Upon findings by an auditor in substance that all the pain which a plaintiff suffered after an accident in which he sustained injuries was caused thereby, and further evidence that a part at least of that pain was intercostal neuralgia, it was error to instruct the jury that there was no evidence that intercostal neuralgia "was caused by this accident."
TORT. Writ in the Municipal Court of the City of Boston dated October 16, 1937.
On removal to the Superior Court, the action was tried before Brown, J. There was a verdict for the plaintiff in the sum of $850, and the plaintiff alleged exceptions.
The case was submitted on briefs.
J. F. Daly, for the plaintiff.
J. N. Clark, for the defendant.
QUA, J. In a collision between two automobiles the plaintiff sustained injuries for which the defendant admits his liability. The principal question (upon which the plaintiff's rights appear by the record to have been duly saved) is whether the judge was in error in instructing the jury that there was no evidence that intercostal neuralgia "was caused by this accident."
There was evidence that the plaintiff's neck, back and side were wrenched in the accident; that after the accident she suffered from "nerve pain"; that she had pain from her back around her ribs; that she had pain in her chest; that at various times she complained of "girdling pain" in her left chest, beginning in the vertebra and "extending around," of "intercostal pain," and of pain in her right chest. A physician who testified described the chest pain on certain of these occasions as "probably intercostal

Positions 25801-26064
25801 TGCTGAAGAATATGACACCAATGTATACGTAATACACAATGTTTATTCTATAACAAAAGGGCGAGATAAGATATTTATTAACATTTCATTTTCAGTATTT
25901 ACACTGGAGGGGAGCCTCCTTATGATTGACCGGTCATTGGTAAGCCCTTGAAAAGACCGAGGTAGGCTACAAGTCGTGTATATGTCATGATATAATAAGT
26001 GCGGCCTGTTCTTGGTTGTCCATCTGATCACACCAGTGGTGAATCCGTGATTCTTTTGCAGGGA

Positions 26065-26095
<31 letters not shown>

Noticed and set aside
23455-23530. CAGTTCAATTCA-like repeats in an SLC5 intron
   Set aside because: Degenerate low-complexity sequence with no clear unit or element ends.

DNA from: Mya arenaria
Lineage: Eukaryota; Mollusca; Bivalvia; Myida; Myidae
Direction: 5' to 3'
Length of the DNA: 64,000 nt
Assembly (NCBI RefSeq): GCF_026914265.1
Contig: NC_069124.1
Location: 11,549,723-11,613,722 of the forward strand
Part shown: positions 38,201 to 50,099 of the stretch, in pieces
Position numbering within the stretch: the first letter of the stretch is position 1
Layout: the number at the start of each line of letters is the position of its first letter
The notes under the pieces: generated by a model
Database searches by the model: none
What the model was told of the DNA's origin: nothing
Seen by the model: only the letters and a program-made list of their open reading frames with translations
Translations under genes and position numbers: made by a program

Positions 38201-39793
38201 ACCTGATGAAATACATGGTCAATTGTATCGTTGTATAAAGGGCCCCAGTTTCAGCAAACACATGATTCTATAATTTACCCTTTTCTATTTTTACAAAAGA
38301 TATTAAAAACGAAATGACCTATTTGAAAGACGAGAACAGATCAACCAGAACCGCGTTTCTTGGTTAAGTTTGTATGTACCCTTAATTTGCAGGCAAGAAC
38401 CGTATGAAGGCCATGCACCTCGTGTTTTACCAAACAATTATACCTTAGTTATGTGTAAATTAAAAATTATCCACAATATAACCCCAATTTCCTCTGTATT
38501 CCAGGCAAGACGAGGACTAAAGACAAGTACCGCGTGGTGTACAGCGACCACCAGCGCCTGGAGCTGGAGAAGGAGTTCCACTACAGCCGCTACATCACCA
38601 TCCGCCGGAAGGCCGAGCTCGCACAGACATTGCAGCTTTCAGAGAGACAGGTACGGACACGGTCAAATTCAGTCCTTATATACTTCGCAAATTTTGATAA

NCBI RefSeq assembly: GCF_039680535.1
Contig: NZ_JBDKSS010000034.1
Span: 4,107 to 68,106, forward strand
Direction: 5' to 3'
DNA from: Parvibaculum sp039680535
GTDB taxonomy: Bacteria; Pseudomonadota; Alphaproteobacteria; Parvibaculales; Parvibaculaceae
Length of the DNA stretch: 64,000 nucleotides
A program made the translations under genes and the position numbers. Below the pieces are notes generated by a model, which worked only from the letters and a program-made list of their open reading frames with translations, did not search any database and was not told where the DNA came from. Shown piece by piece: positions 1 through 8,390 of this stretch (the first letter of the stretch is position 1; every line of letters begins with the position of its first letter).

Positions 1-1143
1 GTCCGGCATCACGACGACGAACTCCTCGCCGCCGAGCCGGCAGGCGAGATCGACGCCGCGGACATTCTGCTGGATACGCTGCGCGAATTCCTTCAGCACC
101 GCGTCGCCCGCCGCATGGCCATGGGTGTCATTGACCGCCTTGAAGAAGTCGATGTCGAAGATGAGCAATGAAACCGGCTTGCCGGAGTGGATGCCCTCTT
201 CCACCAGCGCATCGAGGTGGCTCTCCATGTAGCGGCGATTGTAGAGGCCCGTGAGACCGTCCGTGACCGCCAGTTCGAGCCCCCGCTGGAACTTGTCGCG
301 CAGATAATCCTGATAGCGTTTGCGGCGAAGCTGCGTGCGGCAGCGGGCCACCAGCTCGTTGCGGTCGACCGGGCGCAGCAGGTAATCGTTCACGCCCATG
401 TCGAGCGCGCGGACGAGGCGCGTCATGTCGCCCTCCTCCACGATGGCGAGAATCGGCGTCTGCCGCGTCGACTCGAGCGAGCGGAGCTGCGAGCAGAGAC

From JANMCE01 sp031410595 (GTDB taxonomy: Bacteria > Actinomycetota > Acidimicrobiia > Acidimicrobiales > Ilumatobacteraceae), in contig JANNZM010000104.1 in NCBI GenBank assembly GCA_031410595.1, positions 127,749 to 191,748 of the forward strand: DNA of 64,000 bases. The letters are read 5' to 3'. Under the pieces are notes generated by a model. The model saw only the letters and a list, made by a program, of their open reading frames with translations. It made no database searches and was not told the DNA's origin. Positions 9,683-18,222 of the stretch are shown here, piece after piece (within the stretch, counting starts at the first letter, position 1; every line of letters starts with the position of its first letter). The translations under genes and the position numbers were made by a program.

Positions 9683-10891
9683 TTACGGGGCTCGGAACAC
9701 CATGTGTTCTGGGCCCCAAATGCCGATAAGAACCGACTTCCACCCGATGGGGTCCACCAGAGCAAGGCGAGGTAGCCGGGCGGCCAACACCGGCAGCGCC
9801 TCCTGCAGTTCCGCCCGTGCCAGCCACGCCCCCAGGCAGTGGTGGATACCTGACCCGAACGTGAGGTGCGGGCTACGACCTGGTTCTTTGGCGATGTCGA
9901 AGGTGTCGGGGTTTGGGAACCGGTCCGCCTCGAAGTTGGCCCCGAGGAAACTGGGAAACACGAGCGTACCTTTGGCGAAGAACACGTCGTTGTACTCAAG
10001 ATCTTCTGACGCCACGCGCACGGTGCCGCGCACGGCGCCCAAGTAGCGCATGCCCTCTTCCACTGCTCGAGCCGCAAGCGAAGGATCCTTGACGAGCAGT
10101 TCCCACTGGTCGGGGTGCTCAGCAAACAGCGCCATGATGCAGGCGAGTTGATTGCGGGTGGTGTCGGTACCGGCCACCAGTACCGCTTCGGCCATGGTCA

neuralgia" and as "neuralgia." There was evidence that her case was diagnosed at a hospital as one of intercostal neuralgia; that the costal region is "anywhere within the chest"; that neuralgia "is literally pain in the nerves"; and that "intercostal neuralgia" means that there is some irritation "of the intercostal nerve in the intercostal spaces that follow the ribs around," which "might be at the root of the nerve at the spinal column" and could be caused by an automobile accident such as was described at the trial. An auditor found that the plaintiff's pain "has been due to some injury to her neck, back and chest received at the time of the collision of automobiles."
The instruction was erroneous. The jury could accept the finding of the auditor, which was in substance that all the pain from which the plaintiff suffered was caused by the accident, and could find from the evidence at the trial that a part at least of that pain was intercostal neuralgia. Hence there was evidence that intercostal neuralgia "was caused by this accident." The jury should have been allowed to consider pain falling within that description as an element of damage. The error was not corrected or rendered harmless by other portions of the charge but, on the contrary, was emphasized by repeated statements that the jury were not to consider that element.
It is unnecessary to decide other questions.